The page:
Through the winds of winter, Microsoft sees a dream of spring... Azure Spring Cloud, that is

Buddy Pivotal will operate managed framework on Azure Kubernetes Service

Microsoft and Pivotal have used the latter's SpringOne shindig in Austin, Texas, to show off Azure Spring Cloud, which is now available in private preview.

The Azure Spring Cloud runs on the Azure Kubernetes Service and uses Pivotal's kpack container build service. The service is expected to move to public preview before the end of the year.

Pivotal already sells Spring Cloud Azure, with an option to deploy on Kubernetes, but the new service should present a simplified developer experience. "The underlying Kubernetes primitives are not exposed to users – it all 'just works'," promises Pivotal. You can host multiple apps accessing common Spring configuration services in order to build microservice-based thing.

The move should not come as a surprise: Microsoft long ago moved on from the Java vs .NET wars and does not care what technology you use, provided it runs on Azure. The benefit to Microsoft is that applications deployed to its cloud are likely to use other Azure services.

Azure Spring Cloud is jointly managed by Microsoft and Pivotal

"Azure Spring Cloud makes it simple to connect to data services such as Azure SQL Database, MySQL, PostgreSQL, or Cosmos DB to enable enterprise grade end-user authentication and authorisation using Azure Active Directory, to bind cloud streams with Service Bus or Event Hubs, and to load and manage secrets with Azure Key Vault," according to corporate veep John Montgomery. Microsoft's Azure Monitor lets developers and admins view and visualise logs and application traces in order to track performance and diagnose issues.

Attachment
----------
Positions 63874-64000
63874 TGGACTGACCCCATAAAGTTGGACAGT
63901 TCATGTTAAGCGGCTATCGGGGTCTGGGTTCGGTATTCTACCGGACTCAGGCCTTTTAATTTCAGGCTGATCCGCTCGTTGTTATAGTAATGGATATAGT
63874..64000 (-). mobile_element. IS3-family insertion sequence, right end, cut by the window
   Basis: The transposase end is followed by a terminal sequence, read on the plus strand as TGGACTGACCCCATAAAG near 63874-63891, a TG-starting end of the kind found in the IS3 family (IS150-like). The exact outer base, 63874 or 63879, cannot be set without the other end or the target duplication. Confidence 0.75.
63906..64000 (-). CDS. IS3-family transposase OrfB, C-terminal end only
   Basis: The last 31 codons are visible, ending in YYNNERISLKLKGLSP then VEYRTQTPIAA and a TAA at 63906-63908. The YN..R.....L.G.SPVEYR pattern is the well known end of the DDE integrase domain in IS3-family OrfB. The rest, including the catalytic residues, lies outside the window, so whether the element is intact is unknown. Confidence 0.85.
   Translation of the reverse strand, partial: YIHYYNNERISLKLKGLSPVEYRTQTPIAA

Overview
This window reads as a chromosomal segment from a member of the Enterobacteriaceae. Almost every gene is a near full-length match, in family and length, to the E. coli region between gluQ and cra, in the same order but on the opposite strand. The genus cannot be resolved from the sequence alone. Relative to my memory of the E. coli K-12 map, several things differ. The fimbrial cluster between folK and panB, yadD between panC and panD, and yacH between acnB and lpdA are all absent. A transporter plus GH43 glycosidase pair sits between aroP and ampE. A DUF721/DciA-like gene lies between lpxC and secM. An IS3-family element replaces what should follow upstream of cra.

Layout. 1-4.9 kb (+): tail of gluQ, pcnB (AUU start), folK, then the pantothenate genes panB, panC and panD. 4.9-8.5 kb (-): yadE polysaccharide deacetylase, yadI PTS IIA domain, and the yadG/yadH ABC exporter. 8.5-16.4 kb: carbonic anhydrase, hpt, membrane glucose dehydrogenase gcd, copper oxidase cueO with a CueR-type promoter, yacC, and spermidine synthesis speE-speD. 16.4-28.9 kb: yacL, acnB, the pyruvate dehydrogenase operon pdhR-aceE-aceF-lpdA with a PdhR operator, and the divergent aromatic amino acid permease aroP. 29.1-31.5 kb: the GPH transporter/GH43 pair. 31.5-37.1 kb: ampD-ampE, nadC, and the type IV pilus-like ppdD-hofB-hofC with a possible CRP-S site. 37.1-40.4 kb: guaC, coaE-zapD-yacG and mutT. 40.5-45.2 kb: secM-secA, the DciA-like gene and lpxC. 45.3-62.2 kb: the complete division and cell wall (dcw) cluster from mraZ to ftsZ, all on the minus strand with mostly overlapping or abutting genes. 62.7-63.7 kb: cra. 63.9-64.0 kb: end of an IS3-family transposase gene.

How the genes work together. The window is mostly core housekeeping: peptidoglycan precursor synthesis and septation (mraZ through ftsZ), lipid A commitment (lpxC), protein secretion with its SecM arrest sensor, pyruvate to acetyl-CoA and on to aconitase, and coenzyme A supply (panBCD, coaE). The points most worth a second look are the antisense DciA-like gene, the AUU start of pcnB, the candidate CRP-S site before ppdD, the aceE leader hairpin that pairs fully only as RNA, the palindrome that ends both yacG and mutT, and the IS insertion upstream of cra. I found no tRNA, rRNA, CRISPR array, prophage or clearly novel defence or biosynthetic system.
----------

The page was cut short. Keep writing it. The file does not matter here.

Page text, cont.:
There are also extensions for the Visual Studio Code editor to support Azure Spring Cloud development.

Pivotal CEO Rob Mee told The Reg back in July: "We drive more workload to Azure than any other third party. Microsoft loves that."

The reason is that businesses already making heavy use of Microsoft's platform may simply extend that to Azure for their cloud-native applications.

The strategy also illustrates how cloud vendors hope to shield developers from the complexities and hazards of Kubernetes. Businesses should also do their sums, though, as there is still an underlying overhead and a non-Kubernetes deployment could be better value, especially for smaller scale applications. ®

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COVID-19 kicks 3 twice: Robs operator of roaming revenue, sends data use soaring

Many European customers flee, Asia signs up in big numbers